Donald Trump won't visit African-American museum after feud with civil rights hero

Donald Trump won't visit African-American museum after feud with civil rights hero
Source: Getty Images
Source: Getty Images

Following a nasty, racially-tinged feud with civil rights hero Congressman John Lewis over the state of his "horrible" district and "burning and crime-infested inner-cities," Republican President-elect Donald Trump has canceled a Martin Luther King Jr. Day visit to the National Museum of African American History and Culture.

According to ABC News, transition team officials first mentioned the visit on Saturday amid the fighting with Lewis, who called Trump not a "legitimate president" following a briefing on Russian government interference in the Nov. 8 presidential elections. The president-elect responded to Lewis' comments by trashing the 76-year-old's district in terms which carried unmistakable racial overtones. (While the city of Atlanta does have problems with crime, Lewis' district is extremely diverse and includes the city's cosmopolitan business and educational districts.)

But on Saturday, museum representatives told BuzzFeed News they had not heard of any visit.

As ABC noted, Lewis, a prominent civil rights-era activist who was beaten by police at a 1965 march in Selma, Alabama, was the sponsor of the "original legislation to found the Smithsonian museum in 1988, and then fought for 15 years until the proposal was signed into law by President George W. Bush." The long-awaited museum finally opened its doors in September 2016 to widespread acclaim, and was visited by President Barack Obama on its opening day.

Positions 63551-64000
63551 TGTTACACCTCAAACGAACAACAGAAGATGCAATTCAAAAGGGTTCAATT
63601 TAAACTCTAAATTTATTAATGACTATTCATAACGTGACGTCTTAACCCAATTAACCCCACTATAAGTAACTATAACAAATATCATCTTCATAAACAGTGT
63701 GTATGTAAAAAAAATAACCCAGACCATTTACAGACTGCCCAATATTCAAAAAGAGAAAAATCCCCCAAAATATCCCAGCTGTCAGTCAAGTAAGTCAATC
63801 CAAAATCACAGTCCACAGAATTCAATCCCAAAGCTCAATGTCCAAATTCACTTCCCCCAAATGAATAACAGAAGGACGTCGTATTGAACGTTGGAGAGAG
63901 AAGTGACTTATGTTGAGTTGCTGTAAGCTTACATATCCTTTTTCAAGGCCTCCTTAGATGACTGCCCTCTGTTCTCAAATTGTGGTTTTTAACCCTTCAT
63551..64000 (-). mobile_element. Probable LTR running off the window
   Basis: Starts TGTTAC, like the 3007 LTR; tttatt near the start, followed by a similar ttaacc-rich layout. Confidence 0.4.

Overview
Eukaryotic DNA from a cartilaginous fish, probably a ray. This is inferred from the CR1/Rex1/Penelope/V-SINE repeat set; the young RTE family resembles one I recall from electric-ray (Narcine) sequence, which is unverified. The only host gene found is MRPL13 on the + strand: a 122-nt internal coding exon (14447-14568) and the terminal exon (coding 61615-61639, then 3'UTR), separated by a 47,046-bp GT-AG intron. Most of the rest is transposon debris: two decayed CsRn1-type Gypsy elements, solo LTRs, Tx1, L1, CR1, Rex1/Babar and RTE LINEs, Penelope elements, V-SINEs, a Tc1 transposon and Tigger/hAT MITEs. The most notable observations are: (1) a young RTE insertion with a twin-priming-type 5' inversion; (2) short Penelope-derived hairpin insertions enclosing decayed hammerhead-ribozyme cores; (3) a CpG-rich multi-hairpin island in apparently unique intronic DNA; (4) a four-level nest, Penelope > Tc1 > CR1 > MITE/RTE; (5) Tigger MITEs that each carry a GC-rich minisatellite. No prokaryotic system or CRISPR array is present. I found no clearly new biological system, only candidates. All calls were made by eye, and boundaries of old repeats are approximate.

Rep. Lewis speaks at the opening of the museum in September.
Source: Pool/Getty Images

According to ABC, Trump's visit was cancelled "due to scheduling issues and was not fully planned out." But regardless of the cause of the cancellation, it will be very hard for Trump to dodge the impression the whole mess was avoidable — and reflects either a lack of good faith or understanding in his handling of issues involving the black community.

Jan. 15, 2017 at 10:54 a.m.: This post has been updated.